Tag Archive | "Jim Johnson"

Anyone have a place in Aruba and a hammock for Dan Duquette?

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Anyone have a place in Aruba and a hammock for Dan Duquette?

Posted on 18 December 2013 by Drew Forrester

I’m sure Dan Duquette needs a nap now after that flurry of activity over the last week or so of the hot stove season.

Last Friday, the Birds snatched away some guy named Mike something-or-other from the Red Sox in the Rule 5 draft.  He’ll need to hang around all year – like Flaherty (’12) and McFarland (’13) did – on the 25-man roster or else be offered back to Boston.  I’m sure Buck Showalter is just thrilled with only having a 24-man club to work with from April until September 1.

Yesterday, Duquette filled a hole he created two weeks ago when he brought Grant Balfour into the fold for two years to serve as the team’s closer.

Poor Dan.  He probably needs a massage and a follow-up appointment to make sure he’s not overheated.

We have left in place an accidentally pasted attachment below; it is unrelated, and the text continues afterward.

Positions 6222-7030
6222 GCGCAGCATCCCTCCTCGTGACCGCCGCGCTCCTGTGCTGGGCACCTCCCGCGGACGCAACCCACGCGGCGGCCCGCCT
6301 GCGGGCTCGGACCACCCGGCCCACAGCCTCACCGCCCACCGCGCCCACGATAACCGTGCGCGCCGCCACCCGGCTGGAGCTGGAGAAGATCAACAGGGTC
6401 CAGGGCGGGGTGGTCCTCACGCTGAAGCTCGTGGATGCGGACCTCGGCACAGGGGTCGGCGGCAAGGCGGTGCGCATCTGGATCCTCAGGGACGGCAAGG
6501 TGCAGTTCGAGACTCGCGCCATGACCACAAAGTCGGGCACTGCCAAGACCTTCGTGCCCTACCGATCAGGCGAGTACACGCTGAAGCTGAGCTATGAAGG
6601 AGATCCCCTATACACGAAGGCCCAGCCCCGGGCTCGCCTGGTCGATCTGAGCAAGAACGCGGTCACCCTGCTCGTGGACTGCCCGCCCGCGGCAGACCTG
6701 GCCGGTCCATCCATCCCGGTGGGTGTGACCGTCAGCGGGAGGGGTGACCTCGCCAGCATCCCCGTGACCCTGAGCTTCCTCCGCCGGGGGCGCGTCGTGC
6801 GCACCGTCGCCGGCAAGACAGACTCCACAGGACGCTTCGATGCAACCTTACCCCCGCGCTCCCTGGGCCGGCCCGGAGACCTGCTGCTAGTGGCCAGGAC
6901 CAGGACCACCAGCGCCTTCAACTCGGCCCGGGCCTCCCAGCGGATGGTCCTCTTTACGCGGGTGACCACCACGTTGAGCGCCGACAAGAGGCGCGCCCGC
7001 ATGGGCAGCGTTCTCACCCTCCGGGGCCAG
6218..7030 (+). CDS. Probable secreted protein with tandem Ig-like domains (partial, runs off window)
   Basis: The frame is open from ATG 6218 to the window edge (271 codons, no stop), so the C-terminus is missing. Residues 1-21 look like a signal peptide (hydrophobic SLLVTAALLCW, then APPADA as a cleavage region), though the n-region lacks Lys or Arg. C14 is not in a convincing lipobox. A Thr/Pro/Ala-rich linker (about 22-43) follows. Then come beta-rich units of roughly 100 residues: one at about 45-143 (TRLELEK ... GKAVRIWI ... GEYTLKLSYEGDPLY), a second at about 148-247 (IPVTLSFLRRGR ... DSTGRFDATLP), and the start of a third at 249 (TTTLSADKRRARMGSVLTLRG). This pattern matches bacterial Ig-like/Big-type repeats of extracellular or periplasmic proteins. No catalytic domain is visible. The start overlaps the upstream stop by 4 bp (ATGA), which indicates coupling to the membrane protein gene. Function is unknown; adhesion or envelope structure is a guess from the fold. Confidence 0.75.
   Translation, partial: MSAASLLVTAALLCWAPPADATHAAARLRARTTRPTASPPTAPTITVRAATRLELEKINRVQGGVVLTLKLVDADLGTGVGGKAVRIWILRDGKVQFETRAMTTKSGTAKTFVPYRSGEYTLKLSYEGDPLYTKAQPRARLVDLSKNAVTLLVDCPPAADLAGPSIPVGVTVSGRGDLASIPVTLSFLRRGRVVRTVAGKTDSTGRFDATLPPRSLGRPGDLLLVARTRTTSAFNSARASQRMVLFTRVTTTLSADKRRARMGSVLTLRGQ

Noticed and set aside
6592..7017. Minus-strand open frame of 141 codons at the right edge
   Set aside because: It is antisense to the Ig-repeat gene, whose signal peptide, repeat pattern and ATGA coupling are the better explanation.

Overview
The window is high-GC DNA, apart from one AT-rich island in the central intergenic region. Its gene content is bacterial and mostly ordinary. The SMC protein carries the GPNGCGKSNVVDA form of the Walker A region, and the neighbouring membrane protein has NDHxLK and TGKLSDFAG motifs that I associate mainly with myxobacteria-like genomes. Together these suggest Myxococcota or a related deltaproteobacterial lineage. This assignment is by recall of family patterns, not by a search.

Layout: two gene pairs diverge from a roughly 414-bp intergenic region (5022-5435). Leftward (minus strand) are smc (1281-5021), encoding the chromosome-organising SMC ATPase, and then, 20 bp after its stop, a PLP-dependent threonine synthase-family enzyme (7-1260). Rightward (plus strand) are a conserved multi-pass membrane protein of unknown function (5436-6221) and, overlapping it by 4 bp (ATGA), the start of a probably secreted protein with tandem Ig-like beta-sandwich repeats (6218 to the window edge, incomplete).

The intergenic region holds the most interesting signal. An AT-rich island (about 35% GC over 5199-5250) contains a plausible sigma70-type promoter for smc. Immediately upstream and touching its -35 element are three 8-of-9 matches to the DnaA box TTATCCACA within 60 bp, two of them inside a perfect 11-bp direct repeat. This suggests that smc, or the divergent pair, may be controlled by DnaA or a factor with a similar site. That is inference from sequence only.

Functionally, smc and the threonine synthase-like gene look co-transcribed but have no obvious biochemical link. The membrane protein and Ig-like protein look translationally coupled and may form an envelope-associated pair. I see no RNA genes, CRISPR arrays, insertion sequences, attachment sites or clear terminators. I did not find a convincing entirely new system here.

So, it’s nearly Christmas.  The “new year” is just around the corner.  January quickly turns into February around here, particularly when the days and weeks are filled with furious discussion about the Ravens and their next playoff game.  Before you know it, the players start flowing into Sarasota for spring training.

In other words — the baseball season will be here soon.

Where are all the players who will help the Orioles win in 2014?

Balfour will help, we all assume.  Yes, he’s 36.  Yes, his numbers away from Oakland Coliseum spiked a bit, as expected.  And, yes, he’ll be closing games against the likes of the Red Sox and Yankees instead of the Mariners and Astros.  That said, Balfour is a much better option than Tommy Hunter would have been for the upcoming season.

So, we’ll check off on Balfour.

Next?

Ryan Flaherty and perhaps some guy you’ve never heard of named Jemile Weeks will likely compete for the starting second base job.  If Jonathan Schoop can get healthy and stay that way, he might get his hands dirty at 2B as well.  Make no mistake about it, though, this isn’t necessarily a position of strength for the Birds heading into 2014, despite the fact I personally believe Flaherty has the tools to be a “decent” everyday player.

Duquette publicly stated his off-season efforts would focus on a left-handed bat (a real one, presumably) and a left-fielder (again, I’m figuring he wanted a real one) to help produce more runs with players who understand the value of on-base percentage.